Update: Competitors keep merging, and Anheuser-Busch still remains the largest. I will try to update information on proper beers, and maybe malt liquors, but I'm not going to keep up-to-date on alcopops, energy drinks, and such.
Busch products appear and disappear at an amazing rate. Recent additions include:
Finally, I should write about various distribution deals (Hill Brewing Company, Star Hill, etc.)
Founded in 1850 by Schneider and sold to Eberhard Anheuser in 1860. Adolphus Busch joined the operation when he married Annheuser's daughter. Budweiser, named after the Czech city of Ceske Budjovice  was first made in 1876 [Jackson-2]. Headquartered in St. Louis, Missouri, Busch is the world's third largest brewer, and makes nearly half of the beer sold in the U.S.
A grab at a bit of Guinness market share. Might be bigger out East, but I haven't really seen this one around, either.
"King of Beers."
Since 1876. Budweiser's overall bland character is redeemed by a distinct hint of hoppiness, much superior to other beers in its class. Don't forget Bud Dry, Bud Light, Bud Ice, and Bud Ice Light (or is it Light Ice?). Is Ice Light Dry expected soon?
Budweiser Select has lower carbs, more hops, or something like that. Actually, their press release suggests but doesn't exactly say that it's all malt. Just rolled out nationally.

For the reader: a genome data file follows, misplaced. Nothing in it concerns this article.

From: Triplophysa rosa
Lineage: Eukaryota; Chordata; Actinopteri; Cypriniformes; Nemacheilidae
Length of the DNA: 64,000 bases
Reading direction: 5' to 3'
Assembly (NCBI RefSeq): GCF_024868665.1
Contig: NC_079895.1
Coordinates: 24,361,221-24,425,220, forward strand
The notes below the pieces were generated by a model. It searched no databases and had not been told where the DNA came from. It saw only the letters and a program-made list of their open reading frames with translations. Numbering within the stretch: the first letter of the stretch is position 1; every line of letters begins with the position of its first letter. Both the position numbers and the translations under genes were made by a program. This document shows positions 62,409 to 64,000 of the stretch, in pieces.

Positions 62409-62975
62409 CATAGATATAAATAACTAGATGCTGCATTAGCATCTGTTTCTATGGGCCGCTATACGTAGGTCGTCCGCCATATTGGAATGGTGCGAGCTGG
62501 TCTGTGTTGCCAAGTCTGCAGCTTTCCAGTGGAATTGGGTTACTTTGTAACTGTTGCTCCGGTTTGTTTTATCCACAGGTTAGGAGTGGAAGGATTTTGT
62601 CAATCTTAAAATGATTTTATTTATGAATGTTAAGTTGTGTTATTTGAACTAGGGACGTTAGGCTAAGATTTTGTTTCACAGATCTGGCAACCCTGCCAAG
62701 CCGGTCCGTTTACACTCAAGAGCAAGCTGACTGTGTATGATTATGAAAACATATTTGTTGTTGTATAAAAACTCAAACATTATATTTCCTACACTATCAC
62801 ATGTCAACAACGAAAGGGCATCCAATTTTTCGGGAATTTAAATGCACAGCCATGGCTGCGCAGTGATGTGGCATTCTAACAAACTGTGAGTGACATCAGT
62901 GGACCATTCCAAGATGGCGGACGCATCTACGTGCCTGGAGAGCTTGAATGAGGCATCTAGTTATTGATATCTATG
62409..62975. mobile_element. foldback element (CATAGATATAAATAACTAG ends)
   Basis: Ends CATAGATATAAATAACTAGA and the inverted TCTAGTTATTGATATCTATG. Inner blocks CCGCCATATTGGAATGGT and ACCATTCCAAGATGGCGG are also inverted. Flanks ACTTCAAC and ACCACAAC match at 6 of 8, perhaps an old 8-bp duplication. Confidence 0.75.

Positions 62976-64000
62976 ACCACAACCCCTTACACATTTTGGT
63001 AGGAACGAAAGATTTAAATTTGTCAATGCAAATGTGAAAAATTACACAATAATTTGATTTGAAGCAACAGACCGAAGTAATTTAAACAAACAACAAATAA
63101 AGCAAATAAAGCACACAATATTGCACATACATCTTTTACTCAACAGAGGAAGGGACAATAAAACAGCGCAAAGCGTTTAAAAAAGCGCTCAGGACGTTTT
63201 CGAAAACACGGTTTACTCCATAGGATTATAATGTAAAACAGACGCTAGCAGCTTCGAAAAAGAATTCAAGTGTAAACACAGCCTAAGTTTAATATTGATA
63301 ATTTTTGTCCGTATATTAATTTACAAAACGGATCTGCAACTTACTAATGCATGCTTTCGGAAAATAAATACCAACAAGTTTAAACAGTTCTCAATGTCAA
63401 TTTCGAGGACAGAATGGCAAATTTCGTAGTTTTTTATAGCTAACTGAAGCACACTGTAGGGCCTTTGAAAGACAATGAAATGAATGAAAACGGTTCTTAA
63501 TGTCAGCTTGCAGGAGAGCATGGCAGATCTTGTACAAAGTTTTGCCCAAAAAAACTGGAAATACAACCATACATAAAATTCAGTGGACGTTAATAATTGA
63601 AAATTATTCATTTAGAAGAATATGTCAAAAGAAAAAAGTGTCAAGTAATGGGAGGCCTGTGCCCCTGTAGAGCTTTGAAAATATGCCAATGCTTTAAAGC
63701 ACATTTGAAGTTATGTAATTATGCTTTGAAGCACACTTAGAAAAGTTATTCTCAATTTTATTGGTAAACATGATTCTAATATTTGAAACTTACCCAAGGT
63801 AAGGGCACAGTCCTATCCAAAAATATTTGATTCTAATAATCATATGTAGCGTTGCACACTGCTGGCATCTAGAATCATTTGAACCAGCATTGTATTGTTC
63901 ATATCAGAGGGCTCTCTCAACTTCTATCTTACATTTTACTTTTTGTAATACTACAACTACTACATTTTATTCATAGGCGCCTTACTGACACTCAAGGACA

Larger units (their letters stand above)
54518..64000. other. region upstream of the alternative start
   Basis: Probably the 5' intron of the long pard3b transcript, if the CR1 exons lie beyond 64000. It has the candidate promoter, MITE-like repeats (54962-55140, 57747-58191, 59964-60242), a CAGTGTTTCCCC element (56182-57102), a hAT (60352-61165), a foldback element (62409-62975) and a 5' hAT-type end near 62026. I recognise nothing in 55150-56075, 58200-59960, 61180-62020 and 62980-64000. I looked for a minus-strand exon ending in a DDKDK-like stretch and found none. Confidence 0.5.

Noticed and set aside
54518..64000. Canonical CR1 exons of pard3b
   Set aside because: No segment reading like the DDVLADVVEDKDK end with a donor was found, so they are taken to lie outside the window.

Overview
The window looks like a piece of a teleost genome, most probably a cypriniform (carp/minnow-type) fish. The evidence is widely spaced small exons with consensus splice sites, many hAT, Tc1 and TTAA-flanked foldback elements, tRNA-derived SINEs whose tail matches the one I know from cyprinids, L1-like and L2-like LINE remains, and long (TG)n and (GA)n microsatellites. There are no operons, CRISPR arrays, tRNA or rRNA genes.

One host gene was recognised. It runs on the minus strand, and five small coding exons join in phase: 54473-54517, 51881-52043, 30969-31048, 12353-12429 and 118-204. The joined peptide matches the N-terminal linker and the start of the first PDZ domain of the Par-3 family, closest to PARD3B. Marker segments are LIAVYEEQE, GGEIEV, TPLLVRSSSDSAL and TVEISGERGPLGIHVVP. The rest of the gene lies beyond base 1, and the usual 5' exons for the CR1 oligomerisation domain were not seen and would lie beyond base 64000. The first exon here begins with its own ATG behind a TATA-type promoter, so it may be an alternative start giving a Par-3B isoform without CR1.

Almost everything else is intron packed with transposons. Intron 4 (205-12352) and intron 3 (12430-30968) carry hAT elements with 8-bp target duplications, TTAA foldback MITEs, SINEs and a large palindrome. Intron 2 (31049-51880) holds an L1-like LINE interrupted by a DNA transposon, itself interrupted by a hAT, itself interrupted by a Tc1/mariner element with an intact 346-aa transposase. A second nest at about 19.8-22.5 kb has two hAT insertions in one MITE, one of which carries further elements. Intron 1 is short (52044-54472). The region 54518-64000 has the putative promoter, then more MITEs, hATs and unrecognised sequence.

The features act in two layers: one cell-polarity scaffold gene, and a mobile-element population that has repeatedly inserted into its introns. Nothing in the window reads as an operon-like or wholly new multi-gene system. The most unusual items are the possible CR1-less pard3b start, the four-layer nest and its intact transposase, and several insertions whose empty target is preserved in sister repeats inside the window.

A.k.a. Bud Extra -- beer and an energy drink in one. I don't really want to try this.
Originally Busch Bavarian Beer, introduced in 1955. There's a light and an ice of course, as well as Busch NA.
Now a range of "super premium" beers, thinned out a bit since its mid-nineties expansion, but it's still good to see a bock from a megabrewer.
Current offerings are the old-school Michelob Lager and Light, the relatively established Honey Lager and Amber Bock, and the new Pale Ale, Porter, Marzen, and Bavarian Style Wheat (some are seasonal). Michelob Golden Draft fits in there somewhere.
The low carbohydrate line from Michelob, including Michelob ULTRA and Michelob ULTRA Amber. For Summer 2007, there was a line of three fruit infused beers: Pomegranate Raspberry, Lime Cactus, and Tuscan Orange Grapefruit.
Also, Natural Light [?] and Natural Ice. When beer advertisments advertise "no bitter aftertase," this must be the beer they're talking about. Unfortunately light, with none of the delicate, fragile hoppiness of Bud -- this beer is in your face bitter, at least by cheap beer standards. Actually, I'm not sure if Natural pilsner is still out there.
A pale ale in the Sierra Nevada style, only a little less imposing. Suprisingly good. Available only in California, I thought it might give some competition to some of the less imaginative west-coast microclones.
A fairly new introduction clearly designed to compete against Spoetzl's Shiner in the Texas bock beer scene. Also, ZiegenLight.
Busch also makes O'Doul's NA products, Hurricane and King Cobra malt liquors, Bacardi Silver, Tequiza, and 180 Energy Drinks. They have an interest in and distribution arrangement with Redhook and Widmer, and equity in Modelo, Tsing Tao, and other foreign brewers.
A mid-nineties attempt to capture some of the burgeoning microbrew market, these were intended to be recreations of historical Busch products.
A resurrection of the "Anheuser" name for an all-malt pilsner. Never saw an ad for this one.
Busch used to make these competent, not exciting beers.
Haven't had it, but you can guess what beer it's trying to compete with.
Reportedly the best-selling red beer in America, briefly.
Assorted A-B websites, not otherwise listed above, include: